European Parliament representative Guy Verhofstadt made the stunning revelation to Euronews, insisting that he was actually “the first” Eurosceptic. He explained to a small audience: “I’m not at ease with the direction of the EU either. That’s the reason why I say I’m maybe the first Eurosceptic of Eurosceptics in the EU.
“I think that this EU as it works today, or as it doesn’t work today, will not even survive the 21st century.
“But the solution to the challenges we are facing today is not to go back to the nationalist and populist rhetoric of the 20th century.”
Mr Verhofstadt is one of the highest-profile candidates for the EU’s top job and said he wants to reform the way the bloc is run.
The EU Brexit co-ordinator told Euronews’ Raw Questions programme that he wants to shrink the European Commission and replace it with a “smaller government” — but he also wants to take more decisions at a federal level and defended his vision of a United States of Europe.
Less positive news can be found in the Brexit deadlock on the homefront, where Theresa May hopes to hold a fourth vote on her deal.
Brexit Secretary Steve Barclay acknowledged it would be the end of the road for the deal thrashed out with the European Union if the Withdrawal Agreement Bill (WAB) is defeated when it is brought to the Commons in June.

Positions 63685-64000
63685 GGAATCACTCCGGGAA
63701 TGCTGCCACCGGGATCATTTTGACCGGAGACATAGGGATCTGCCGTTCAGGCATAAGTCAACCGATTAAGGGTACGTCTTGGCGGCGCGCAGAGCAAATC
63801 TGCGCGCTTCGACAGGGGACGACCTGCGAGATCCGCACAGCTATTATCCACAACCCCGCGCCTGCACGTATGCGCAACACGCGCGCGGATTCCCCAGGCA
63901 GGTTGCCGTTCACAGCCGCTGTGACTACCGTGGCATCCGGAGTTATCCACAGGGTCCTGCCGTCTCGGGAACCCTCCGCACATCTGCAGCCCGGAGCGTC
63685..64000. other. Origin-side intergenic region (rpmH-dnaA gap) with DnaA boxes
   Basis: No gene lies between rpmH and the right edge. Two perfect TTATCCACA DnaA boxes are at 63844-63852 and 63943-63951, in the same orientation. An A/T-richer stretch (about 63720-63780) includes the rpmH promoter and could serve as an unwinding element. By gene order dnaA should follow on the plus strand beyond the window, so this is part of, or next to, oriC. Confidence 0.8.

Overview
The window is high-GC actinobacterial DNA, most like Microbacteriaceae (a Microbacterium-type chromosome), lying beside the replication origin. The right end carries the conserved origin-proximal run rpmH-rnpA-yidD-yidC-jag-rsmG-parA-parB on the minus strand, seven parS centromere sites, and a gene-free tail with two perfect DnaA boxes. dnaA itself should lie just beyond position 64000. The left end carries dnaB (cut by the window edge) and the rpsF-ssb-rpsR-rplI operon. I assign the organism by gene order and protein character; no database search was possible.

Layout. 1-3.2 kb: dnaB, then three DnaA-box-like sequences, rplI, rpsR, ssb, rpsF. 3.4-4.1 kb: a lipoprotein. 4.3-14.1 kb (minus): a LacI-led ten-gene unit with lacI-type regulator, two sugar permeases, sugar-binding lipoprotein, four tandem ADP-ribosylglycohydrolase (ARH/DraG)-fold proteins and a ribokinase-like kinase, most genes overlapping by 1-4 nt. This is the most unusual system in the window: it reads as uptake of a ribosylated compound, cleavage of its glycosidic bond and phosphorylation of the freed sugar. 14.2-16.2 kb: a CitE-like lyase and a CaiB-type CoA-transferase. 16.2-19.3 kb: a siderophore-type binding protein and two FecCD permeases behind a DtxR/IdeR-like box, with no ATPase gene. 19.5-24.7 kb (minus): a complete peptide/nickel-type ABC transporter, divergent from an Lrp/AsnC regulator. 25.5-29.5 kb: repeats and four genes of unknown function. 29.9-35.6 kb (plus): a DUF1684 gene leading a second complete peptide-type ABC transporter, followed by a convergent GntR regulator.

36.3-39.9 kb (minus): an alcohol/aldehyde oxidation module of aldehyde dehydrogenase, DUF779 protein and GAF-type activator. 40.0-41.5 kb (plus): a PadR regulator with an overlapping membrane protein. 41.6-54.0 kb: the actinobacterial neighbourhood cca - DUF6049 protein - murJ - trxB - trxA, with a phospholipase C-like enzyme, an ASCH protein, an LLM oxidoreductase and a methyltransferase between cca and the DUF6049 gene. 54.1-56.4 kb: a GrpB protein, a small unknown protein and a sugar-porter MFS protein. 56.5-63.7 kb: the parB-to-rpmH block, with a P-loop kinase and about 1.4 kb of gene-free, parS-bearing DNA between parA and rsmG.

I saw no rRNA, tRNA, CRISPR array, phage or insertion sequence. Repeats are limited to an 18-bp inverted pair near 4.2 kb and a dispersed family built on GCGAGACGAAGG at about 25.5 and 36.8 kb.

Defeat would also deal a heavy blow to the Prime Minister’s already fragile authority and, although the WAB vote would not be a formal confidence motion, Number 10 sources acknowledged its significance “won’t be underestimated”.
The legislation writes the Brexit agreement into law and represents a fresh attempt to secure Parliament’s support for a deal which has already been rejected three times by MPs, including the heaviest defeat ever suffered by a Government.
Mr Barclay said the WAB would be published as soon as possible and would have its second reading in the Commons, the first legislative hurdle it would have to clear, in the week beginning June 3.
He told the Lords EU Committee: “I think if the House of Commons does not approve the WAB then the (Michel) Barnier deal is dead in that form.”
Number 10 said efforts were continuing to find a “sustainable” majority for the deal, with discussions involving DUP and Labour MPs.
Asked whether the vote would be considered a “confidence” vote for the Prime Minister, a source said: “That’s not the world that we are currently in but clearly the significance of this piece of legislation can’t and I suspect won’t be underestimated.”
The Prime Minister has already said she will step down once the first phase of the Brexit process is completed and will meet senior Tories on the executive of the backbench 1922 Committee to discuss her future on Thursday.